Students Design & Build A Beautiful Tiny Home For Those In Need

The students at Andrews University, a Seventh-day Adventist school in Michigan usually take an international trip to South America where they offer services building housing for those in need. This year however they remained grounded, choosing to build a tiny home for the underprivileged people living in their own community instead. They ended up building a 148 square feet home on an 18′ trailer, and judging by the result it seems they did a fine job. They actually designed and built two unique homes, one of which has already been completed and can be seen here. They call it the “Bay View”, aptly named because of the bay window bumping out from one end.

“We launched it not really knowing how it was going to turn out, but the students really liked it … and it was eye-opening for them,” said Carey Carscallen, dean of the School of Architecture, Art & Design, who built the house with the five graduate students of his Design/Build class.

The students collaborated on their own unique design, coming up with this simple yet elegant look with a curved-roof.


The main living space includes a table for two, a 10 cubic-foot refrigerator, stairs with storage, and beautiful wood beams over the kitchen.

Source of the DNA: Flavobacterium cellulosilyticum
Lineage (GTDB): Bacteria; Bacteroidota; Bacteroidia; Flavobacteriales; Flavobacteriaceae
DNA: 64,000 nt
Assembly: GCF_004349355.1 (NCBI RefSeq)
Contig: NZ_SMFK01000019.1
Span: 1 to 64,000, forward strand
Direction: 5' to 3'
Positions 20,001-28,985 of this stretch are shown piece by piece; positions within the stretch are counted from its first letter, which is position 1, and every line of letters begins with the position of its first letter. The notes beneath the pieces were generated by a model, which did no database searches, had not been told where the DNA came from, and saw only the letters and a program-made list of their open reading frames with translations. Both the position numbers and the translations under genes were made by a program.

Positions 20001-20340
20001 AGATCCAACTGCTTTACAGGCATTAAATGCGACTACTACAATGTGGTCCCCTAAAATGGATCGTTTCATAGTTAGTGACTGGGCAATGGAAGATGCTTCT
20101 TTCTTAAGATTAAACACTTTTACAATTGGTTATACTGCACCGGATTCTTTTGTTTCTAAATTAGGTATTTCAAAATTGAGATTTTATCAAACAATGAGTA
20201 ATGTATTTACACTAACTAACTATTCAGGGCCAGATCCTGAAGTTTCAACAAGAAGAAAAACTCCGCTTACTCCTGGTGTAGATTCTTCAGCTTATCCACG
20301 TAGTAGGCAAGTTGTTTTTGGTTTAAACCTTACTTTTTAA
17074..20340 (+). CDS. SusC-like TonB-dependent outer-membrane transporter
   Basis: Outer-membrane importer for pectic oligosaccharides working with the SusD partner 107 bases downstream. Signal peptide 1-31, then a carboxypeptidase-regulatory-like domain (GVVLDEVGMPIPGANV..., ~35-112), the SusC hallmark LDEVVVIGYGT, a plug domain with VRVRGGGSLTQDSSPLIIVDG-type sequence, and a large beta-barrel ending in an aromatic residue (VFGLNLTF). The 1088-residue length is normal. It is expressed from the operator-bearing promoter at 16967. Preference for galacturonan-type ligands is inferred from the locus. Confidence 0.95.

There’s plenty of counter space in the kitchen, and the space is accented by the gorgeous bay window.



Two lofts provide sleeping and lounging space, with ample headroom thanks to the curved ceiling.




The compact yet classy bathroom includes a standing shower.



The students focused on making the most of the space, incorporating storage into everything.


They plan to sell the Bay View for a reasonable $30k and hope to use profits to continue building more homes to supply to local residents in need for little or nothing.


h/t Tiny House Blog | Photos By Derek Peters & Levon Kotanko


Check out a time-lapse of the build in the video below

If you want to learn more about this project, check out the Adventist Review article. The students also created their own website to showcase their work,

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